Argued March 7, 2011.
Resubmitted Aug. 13, 2013.
Allen E. Schoenfeld (argued), Christopher J. Meade, Anne K. Small, Janet Carter, Matthew Jones, and Emily M. Meyers, Wilmer Cutler Pickering Hale and Dorr LLP, New York, NY, for Petitioner.
Bryan S. Beier (argued), Carol Federighi, and Allen W. Hausman, Senior Litigation Counsel, Tony West and Peter D. Keisler, Assistant Attorneys General, and Richard M. Evans, Assistant Director, Office of Immigration Litigation, Civil Division, United States Department of Justice, Washington, D.C., for Respondent.
On Petition for Review of an Order of the Board of Immigration Appeals. Agency No. A072-984-337.
Before: STEPHEN REINHARDT, SUSAN P. GRABER,[*] and KIM McLANE WARDLAW, Circuit Judges.
GRABER, Circuit Judge:
Petitioner Luis Alexander Duenas-Alvarez is a native and citizen of Peru who entered the United States in 1990. He became a lawful permanent resident in 1998. In 2002, he was convicted of having violated California Vehicle Code section 10851(a). Thereafter, removal proceedings were initiated. An immigration judge and the Board of Immigration Appeals (" BIA" ) found Petitioner removable because he had committed a theft offense that qualified as an aggravated felony under 8 U.S.C. § 1101(a)(43). Petitioner sought review in this court. We granted the petition and remanded on the ground that section 10851(a) criminalizes aiding and abetting, which falls beyond the scope of a generic theft offense. Duenas-Alvarez v. Gonzales, 176 Fed.Appx. 820 (9th Cir.2006) (unpublished). The Supreme Court then granted certiorari, vacated our decision, and remanded the case to us. Gonzales v. Duenas-Alvarez, 549 U.S. 183, 127 S.Ct. 815, 166 L.Ed.2d 683 (2007). We now deny the petition for review.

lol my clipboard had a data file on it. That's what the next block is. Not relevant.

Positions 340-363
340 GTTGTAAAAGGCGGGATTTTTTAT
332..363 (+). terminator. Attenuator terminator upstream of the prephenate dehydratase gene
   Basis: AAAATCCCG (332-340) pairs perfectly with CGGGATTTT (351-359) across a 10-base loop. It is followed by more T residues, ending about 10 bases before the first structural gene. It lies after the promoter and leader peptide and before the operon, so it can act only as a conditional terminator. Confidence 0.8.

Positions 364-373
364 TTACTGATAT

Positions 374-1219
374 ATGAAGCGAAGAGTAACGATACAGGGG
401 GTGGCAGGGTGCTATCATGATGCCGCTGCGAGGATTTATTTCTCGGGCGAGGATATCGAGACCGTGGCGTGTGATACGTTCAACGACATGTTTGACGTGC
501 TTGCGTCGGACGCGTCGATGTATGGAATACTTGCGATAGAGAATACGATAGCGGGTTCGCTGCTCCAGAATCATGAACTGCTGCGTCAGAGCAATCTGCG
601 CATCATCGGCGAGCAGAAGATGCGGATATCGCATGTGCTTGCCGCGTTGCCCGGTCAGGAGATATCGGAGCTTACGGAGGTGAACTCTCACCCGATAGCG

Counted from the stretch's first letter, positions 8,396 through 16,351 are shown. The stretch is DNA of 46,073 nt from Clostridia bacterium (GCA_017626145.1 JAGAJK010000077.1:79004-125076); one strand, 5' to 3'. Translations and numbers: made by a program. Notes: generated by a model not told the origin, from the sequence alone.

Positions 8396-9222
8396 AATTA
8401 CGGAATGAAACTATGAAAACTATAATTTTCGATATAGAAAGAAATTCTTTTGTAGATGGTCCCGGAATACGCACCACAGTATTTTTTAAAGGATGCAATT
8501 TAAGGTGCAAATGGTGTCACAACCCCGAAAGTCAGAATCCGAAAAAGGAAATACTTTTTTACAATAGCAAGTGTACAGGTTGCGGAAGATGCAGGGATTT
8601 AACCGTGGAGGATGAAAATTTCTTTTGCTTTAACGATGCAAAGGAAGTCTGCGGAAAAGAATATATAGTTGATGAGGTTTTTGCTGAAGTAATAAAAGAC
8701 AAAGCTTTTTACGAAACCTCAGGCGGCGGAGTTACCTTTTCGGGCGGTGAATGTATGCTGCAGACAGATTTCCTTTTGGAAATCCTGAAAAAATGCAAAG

The question for decision is whether the government proved that Petitioner was convicted of a qualifying felony theft offense. Petitioner raises two arguments: (1) it is not clear that he was convicted as a principal, instead of as a mere accessory after the fact, under California Vehicle Code section 10851(a); and (2) it is not clear that he was convicted of an act more serious than joy-riding. Neither argument persuades us.
Under the categorical approach, we " compare the elements of the statute forming the basis of the defendant's conviction with the elements of the ‘ generic’ crime— i.e., the offense as commonly understood." Descamps v. United States,
__ U.S. __, 133 S.Ct. 2276, 2281, 186 L.Ed.2d 438 (2013). As the Supreme Court recently clarified, we apply a variant of this method, the modified categorical approach, " when a prior conviction is for violating a so-called ‘ divisible statute.’ " Id. A divisible statute is one that
sets out one or more elements of the offense in the alternative— for example, stating that burglary involves entry into a building or an automobile. If one alternative (say, a building) matches an element in the generic offense, but the other (say, an automobile) does not, the modified categorical approach permits ... courts to consult a limited class of documents, such as indictments and jury instructions, to determine which alternative formed the basis of the defendant's prior conviction. The court can then do what the categorical approach ...